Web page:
GPO seeks Rs 10 cr from Centre to refurbish building
Historical secrets locked under the ground of the General Post Office (GPO) premises may be unearthed over the next year as the city monument goes in for a revamp, restoration and possible archaeological investigations.mumbai Updated: May 04, 2012 01:54 IST
Historical secrets locked under the ground of the General Post Office (GPO) premises may be unearthed over the next year as the city monument goes in for a revamp, restoration and possible archaeological investigations.
In a bid to restore the historic city monument, officials have sent a proposal to the central government for a Rs10-crore grant as the building turns 100 next April. Last year, an underground tunnel was discovered below the building. Experts had said this could lead to the docks or even an underground hall.
“The GPO is a prominent city landmark, so we have proposed a plan for its restoration,” said Humera Ahmed, chief postmaster general for Maharashtra and Goa. The proposal has, so far, not specified any break-up of funding.
Once the money comes in, GPO officials hope to put an archaeological team on the job to find out where the tunnel below the ground leads to, how old it is and what purpose it might have served.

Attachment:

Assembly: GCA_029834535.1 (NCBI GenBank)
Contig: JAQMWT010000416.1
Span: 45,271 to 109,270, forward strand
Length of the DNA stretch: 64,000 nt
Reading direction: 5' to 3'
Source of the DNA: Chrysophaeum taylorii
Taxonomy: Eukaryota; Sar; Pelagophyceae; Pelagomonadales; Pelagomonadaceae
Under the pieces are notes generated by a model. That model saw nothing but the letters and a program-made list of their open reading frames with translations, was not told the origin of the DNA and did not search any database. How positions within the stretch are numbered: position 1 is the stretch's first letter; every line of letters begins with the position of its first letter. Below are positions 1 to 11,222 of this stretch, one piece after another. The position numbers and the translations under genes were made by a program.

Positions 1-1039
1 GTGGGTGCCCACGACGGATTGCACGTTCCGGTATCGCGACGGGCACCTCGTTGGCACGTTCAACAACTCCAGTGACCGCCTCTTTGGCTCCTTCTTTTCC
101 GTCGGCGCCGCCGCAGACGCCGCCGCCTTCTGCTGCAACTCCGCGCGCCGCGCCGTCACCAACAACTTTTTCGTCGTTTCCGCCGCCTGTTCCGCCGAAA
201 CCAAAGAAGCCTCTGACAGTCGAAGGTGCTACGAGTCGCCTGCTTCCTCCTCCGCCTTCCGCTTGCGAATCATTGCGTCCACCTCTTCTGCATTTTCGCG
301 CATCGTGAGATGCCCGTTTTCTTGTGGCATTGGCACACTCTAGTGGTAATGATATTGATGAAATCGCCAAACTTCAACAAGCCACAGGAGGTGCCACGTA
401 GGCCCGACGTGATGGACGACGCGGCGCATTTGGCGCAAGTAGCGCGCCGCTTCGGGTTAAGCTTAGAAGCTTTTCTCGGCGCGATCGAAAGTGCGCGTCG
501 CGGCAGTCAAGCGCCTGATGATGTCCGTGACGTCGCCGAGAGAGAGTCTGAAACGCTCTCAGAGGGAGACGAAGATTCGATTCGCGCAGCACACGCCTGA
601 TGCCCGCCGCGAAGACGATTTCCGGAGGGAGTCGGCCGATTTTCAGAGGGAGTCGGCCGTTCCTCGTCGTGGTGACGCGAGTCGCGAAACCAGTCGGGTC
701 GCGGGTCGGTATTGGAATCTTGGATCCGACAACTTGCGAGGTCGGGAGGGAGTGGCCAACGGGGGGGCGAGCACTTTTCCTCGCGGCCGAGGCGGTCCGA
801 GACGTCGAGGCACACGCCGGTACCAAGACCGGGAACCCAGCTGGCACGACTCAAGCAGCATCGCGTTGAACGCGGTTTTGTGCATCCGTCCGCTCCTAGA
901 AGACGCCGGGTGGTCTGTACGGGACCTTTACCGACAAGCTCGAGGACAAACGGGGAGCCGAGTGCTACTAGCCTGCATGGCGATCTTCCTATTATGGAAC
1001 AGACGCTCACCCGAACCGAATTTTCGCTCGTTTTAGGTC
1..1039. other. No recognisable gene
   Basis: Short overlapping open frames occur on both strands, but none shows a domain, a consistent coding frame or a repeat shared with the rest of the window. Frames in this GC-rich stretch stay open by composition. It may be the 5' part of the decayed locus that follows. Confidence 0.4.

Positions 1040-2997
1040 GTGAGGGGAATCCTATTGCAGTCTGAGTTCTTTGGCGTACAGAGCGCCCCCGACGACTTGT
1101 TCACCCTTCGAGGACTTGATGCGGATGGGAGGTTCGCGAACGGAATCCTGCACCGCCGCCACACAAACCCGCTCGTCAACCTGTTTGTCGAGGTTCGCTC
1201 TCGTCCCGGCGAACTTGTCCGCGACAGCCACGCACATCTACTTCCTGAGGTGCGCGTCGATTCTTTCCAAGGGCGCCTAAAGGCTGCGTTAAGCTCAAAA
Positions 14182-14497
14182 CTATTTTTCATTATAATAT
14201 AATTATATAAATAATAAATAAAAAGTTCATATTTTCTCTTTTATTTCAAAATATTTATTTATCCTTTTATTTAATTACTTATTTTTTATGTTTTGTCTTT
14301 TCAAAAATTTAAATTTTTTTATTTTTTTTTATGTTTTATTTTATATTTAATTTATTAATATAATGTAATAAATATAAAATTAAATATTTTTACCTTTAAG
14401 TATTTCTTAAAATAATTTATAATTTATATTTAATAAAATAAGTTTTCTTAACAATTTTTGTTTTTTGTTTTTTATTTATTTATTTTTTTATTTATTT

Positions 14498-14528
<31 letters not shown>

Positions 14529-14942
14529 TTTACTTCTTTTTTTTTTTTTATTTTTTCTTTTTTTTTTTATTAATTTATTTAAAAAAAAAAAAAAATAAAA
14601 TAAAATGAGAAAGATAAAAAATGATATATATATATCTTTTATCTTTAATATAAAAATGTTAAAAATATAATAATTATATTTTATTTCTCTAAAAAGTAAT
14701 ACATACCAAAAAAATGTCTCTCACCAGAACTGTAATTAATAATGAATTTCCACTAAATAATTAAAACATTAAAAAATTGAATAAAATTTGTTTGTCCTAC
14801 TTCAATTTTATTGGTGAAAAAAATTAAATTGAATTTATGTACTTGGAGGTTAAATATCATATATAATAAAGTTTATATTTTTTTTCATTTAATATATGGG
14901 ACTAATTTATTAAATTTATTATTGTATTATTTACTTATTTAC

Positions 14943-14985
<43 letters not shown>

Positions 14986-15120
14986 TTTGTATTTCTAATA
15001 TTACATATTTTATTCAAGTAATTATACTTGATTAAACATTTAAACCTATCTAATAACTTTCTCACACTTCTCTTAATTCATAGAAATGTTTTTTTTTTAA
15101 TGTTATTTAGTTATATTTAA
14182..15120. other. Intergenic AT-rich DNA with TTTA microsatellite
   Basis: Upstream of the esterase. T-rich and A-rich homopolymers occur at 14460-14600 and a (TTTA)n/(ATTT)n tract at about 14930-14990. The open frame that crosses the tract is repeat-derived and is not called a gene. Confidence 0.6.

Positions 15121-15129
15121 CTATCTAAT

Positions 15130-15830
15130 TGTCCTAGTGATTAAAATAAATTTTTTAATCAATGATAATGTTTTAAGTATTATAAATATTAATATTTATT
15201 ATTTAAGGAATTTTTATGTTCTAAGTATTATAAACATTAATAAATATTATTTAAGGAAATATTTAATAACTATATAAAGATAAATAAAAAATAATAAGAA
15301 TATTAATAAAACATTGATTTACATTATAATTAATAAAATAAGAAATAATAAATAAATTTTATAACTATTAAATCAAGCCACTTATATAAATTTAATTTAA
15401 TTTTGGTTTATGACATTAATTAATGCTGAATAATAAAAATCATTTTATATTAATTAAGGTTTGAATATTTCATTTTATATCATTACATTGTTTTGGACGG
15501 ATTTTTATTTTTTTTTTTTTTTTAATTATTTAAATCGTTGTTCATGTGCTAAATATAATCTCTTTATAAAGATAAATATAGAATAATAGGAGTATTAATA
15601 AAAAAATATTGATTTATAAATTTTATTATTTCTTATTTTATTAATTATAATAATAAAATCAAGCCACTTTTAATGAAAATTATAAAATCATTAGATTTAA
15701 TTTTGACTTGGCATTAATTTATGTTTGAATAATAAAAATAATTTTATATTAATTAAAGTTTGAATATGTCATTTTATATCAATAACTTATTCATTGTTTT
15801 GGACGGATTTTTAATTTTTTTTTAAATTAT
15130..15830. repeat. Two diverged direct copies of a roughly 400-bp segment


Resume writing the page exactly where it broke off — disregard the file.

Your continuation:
“We can do this once the resources are raised,” said Abha Singh, director of postal services for the Mumbai region. “There is a lot of great history in this building.”
The GPO will put out an expression of interest for the building’s restoration once the money is sanctioned.
The building, situated near Chhatrapati Shivaji terminus, was completed in March 1913 after seven years. Built over an area of 1,20,000 square feet in the Indo-Saracenic style, construction costs totalled Rs 18.9 lakh at the time. The building was designed by British architect John Begg.
The GPO is also planning to create a space for a permanent display within the premises detailing a history of the post office, philately exhibits, the journey of a letter, and other things. They hope to have this ready by mid-June.
“It would be good for visitors to have a perception of the city through postage and philately,” said Ahmed.